Are You My Grandma? - Observations from a TCK

by Jo Clifford
Posted on 1st February 2007

Arriving at Heathrow airport at 6 o'clock in the morning and being swooped up in a hug by a grandmother I hardly know.... Walking in Maasailand scrub and seeing an antelope grazing five metres away from me.... Sitting in an aeroplane, waving goodbye to friends I might never see again....rushing home for break time because today we have fried flying ants as a treat...Seeing the sunrise as we climb to the peak of Mount Meru (4500m)....being ill with amoebic dysentery again...seeing brightly coloured fish and corals while snorkelling in Mombasa...flying my Dad's plane ...translating for my parents from German into English...knowing God is in control no matter what happens.

These are just some of the memories of growing up as a Third Culture Kid. People going abroad often ask me, whether I think taking your child abroad is a good thing. Or in other words is the life of a TCK 'Deprived or Privileged'? My answer to that is, You are asking the wrong question! Wherever you grow up in the world there are benefits and challenges. Growing up as a TCK has its own benefits and challenges. The second half of my answer is that I have never met a TCK who wishes they had grown up differently.

Growing up in Tanzania, I didn't realise that I was any different from any other British child, I knew I could speak some other languages and I lived in a different place...but I was still the same as the other children wasn't I? It was when I returned to the UK to study at university, I discovered that maybe I wasn't as British as I thought...

Arriving in sunny Bangor for my first day at university I had no idea what challenges I would face...
First thing I had to learn was how to go shopping regularly. Where I had lived, there hadn't been much to spend your pocket money on...In the end I paid everything in cash in order to get an understanding for money and how much everything cost.
Secondly came the winter...the art of keeping warm for so many months is still something I am learning. I spent my first winter wearing six layers on my top half and leggings under my jeans...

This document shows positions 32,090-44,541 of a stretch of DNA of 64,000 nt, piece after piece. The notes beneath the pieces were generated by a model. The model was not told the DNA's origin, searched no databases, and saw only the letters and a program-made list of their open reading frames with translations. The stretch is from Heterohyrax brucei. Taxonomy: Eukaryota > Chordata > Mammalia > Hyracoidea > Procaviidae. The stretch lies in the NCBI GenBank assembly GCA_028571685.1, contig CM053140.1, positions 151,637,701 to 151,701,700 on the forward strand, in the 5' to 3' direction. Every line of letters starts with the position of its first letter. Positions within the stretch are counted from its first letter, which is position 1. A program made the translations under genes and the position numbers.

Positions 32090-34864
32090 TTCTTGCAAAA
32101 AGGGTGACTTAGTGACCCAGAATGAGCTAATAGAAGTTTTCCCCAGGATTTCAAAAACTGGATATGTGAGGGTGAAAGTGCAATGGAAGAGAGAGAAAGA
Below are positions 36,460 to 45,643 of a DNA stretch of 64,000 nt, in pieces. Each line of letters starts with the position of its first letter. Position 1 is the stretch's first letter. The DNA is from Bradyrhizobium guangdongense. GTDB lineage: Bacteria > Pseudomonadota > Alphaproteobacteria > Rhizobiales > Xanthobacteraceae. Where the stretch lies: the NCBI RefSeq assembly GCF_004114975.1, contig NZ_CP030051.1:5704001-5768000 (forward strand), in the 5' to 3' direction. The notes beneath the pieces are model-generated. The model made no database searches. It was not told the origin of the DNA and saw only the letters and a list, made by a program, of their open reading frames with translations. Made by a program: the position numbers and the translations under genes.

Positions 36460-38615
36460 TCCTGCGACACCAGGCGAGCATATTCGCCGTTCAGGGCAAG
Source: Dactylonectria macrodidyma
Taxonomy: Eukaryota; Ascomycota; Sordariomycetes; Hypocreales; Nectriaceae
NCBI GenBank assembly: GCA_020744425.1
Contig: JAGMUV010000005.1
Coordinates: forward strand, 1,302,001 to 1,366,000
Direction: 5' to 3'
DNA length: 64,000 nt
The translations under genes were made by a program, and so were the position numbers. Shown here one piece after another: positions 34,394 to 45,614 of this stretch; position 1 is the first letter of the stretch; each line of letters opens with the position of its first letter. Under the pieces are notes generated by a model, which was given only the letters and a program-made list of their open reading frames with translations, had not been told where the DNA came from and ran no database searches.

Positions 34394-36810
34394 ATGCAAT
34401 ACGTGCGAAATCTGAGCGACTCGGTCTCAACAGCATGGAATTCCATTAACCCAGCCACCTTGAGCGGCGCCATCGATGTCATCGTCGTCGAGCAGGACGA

Being different and thinking differently was also a benefit at university, where difference is celebrated.
It did take me a year to learn how to use the coke machines. I had managed to skilfully avoid using them until a friend asked me to get a coke for her. Thankfully she was very understanding when I came back and asked if she could show me how to do it.

I have now been in the UK for nearly ten years and have adapted to the British lifestyle (mostly) and don't feel quite so alien as I did when I first arrived. It is only occasionally that I get tripped up by a lack of knowledge of the British culture.
However when no one is about I will often turn on my African music, turn up the heating and relax. I now live and work in a multicultural environment here in the UK, where all my cross-cultural skills and languages are used and maybe I don't stick out as much.

I was different in Africa because of the colour of my skin, I am different here, because the way I think, and the most comfortable place for me is straddling cultures. This is not a better place or worse is just different.

Jo Clifford began the Xenos ministry geared to supporting TCKs of all ages on home leave or permanent return to the UK and probably best known for their regular TCK weekend camps. Jo is a TCK herself having grown up in Africa. Visit the Xenos website at